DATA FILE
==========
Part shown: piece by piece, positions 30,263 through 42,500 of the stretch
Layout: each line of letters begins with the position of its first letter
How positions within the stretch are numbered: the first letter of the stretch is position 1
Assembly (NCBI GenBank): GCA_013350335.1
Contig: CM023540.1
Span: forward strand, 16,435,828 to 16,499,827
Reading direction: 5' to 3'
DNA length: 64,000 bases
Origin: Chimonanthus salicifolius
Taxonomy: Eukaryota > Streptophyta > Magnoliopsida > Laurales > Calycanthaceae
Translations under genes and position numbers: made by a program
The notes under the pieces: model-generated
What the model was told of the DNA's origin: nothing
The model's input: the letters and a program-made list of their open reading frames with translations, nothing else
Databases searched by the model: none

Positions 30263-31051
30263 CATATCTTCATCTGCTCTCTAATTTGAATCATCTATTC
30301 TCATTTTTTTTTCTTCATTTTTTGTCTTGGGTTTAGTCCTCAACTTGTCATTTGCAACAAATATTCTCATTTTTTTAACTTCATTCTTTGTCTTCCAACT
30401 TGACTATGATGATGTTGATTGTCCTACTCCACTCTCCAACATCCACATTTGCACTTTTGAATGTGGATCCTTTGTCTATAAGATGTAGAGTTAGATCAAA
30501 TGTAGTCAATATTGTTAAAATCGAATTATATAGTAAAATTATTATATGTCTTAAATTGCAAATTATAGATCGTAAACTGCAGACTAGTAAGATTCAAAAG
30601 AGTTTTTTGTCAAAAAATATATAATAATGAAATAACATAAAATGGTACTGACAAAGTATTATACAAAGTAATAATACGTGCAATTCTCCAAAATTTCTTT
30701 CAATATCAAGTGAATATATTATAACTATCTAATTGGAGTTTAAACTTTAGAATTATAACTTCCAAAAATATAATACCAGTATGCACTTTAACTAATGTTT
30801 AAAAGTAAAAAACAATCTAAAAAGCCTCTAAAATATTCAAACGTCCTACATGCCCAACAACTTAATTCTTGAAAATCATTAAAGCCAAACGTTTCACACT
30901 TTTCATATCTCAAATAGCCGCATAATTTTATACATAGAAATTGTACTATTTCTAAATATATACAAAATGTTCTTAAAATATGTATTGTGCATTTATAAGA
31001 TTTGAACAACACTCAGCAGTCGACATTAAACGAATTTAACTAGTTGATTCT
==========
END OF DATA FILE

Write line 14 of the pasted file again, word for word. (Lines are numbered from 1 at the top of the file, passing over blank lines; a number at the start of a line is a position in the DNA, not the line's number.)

The model's input: the letters and a program-made list of their open reading frames with translations, nothing else